What Does Polyamorous Mean?
There are clearly other things that define polyamory, besides simply the practice of having multiple relationships at once. For me it signifies a throwing out of this script: I no longer have to go along with the main narrative I’ve been exposed to my whole life about what relationships “should” look like. I can take each relationship on its own terms and define it however I like, and I get to create something new with every new person.
Perhaps this means only seeing them once a month or so with limited contact in-between, or perhaps they become a close friend who I catch up with often and can rely on. Maybe they’re in another country and we enjoy intimacy when we’re occasionally sharing physical space, or maybe we move in the same social circles and share many mutual friends and lovers.
How Polyamory Works
A polyamorous relationship is therefore built on an awful lot of honest communication, and a willingness for everyone involved to process their own desires and fears. I need to be truthful not only with myself about what I really want in my relationships, but I must be able to communicate this to those I’m in relationship with, too – even if they are casual lovers, even if what I need to say might end the relationship.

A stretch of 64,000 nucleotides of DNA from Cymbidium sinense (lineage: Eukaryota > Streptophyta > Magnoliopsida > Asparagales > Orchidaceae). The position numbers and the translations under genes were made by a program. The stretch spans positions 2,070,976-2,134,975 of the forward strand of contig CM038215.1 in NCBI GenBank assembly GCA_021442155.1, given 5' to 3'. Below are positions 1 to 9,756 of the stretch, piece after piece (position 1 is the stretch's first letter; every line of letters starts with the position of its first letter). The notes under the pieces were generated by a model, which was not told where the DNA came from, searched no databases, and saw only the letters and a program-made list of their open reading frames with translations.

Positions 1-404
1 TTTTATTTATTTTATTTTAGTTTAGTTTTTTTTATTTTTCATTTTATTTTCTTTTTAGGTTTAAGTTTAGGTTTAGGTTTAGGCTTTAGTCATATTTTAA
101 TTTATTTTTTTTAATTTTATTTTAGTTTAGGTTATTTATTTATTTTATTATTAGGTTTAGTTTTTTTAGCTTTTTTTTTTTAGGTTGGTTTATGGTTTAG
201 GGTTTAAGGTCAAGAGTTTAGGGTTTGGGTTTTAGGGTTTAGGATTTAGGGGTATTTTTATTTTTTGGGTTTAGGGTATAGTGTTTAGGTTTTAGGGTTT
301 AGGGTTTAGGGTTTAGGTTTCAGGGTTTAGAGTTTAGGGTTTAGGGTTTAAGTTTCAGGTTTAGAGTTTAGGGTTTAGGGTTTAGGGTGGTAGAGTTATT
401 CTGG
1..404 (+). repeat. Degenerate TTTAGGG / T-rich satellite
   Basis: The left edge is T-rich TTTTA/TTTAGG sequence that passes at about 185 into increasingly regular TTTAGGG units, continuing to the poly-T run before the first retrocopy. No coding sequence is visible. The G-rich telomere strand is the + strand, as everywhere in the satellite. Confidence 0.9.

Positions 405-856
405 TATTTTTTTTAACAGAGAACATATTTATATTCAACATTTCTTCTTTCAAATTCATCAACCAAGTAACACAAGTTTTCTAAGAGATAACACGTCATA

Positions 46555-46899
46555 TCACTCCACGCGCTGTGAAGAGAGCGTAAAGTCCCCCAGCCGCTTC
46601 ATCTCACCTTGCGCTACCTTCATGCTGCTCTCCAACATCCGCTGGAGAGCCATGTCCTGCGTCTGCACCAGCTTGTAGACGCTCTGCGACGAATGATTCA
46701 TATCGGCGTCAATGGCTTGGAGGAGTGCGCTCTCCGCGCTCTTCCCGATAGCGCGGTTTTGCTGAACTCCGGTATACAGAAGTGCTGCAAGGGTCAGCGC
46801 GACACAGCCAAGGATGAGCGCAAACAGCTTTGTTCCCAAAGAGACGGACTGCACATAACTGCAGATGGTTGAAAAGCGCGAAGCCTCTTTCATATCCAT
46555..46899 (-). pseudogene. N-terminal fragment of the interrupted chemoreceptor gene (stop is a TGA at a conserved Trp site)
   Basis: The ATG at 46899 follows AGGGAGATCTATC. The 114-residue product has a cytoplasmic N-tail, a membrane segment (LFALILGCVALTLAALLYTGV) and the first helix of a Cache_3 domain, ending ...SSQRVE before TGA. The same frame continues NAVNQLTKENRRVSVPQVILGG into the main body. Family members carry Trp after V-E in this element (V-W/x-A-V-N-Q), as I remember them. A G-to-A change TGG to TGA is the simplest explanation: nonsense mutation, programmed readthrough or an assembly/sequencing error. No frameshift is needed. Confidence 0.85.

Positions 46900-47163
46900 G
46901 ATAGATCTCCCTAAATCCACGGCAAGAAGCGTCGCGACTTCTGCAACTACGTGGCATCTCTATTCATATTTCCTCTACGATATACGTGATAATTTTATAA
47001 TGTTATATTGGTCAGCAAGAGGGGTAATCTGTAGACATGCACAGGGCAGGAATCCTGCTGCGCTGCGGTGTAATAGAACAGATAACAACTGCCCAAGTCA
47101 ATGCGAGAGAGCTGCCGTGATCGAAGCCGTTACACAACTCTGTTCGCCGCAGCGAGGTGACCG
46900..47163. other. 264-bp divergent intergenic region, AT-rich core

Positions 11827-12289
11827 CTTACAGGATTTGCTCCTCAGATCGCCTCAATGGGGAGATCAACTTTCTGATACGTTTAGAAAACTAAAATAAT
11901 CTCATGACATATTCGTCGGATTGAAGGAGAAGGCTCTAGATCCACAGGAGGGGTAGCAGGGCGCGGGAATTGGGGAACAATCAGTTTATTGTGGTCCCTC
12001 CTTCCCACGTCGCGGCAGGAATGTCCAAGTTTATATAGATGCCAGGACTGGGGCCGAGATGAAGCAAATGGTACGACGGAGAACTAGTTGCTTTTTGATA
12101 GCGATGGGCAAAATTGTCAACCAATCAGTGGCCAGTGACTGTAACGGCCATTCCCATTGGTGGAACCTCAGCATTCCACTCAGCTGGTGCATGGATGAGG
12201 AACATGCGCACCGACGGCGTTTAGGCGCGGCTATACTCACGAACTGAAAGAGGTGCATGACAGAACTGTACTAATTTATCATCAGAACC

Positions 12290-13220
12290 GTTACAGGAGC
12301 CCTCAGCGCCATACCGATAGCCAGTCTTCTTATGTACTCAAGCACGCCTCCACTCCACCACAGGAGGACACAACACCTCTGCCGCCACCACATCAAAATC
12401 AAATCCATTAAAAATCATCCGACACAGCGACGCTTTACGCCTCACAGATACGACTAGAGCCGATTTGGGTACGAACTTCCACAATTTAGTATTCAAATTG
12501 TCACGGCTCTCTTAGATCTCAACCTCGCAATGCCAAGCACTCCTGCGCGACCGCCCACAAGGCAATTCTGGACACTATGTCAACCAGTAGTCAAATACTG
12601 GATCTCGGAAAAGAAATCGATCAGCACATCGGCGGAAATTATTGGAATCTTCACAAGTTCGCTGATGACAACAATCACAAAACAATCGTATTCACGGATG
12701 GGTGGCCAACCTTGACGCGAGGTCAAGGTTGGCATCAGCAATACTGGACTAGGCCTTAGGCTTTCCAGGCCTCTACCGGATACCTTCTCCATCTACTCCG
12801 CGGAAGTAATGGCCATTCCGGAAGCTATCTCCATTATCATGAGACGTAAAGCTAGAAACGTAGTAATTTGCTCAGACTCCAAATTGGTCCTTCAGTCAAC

Fear, too, needs to be recognised and welcomed. So many of us grew up learning that we must jealously guard our partner, that any attraction to third parties threatens – and may necessarily end – our relationship. We learn to find safety and security in monogamy, but this is false.
Monogamous relationships can still end for all sorts of reasons, and remaining exclusive to each other doesn’t really protect against any of the things we fear. The only difference with polyamory is that we make these fears explicit.
As Willow Smith said recently:
“That insecurity and fear is something that we need to overcome and something that we need to evolve out of and transmute that into something new and different that can actually be helpful and make us love more and more freely… Monogamy, I feel, actually inhibits you from learning those skills of evolving past those feelings of insecurity and jealousy.”Willow Smith
Polyamorous relationships, when done successfully, force us to confront the things we’re scared of in a much more immediate way than monogamous commitments. Perhaps I feel anxious if I know that my partner is on a date with another person, scared that I will be abandoned – even if there is no evidence to support this. Bringing this up when we’re next together, naming it and acknowdging it as part of my experience can help to remove its power. Perhaps there’s something my partner is willing to do to help, even if it’s as simple as offering reassurance.
Relating in this way also encourages me to become more self-reliant, which seems a little counter-intuitive in the context of having multiple intimate partners.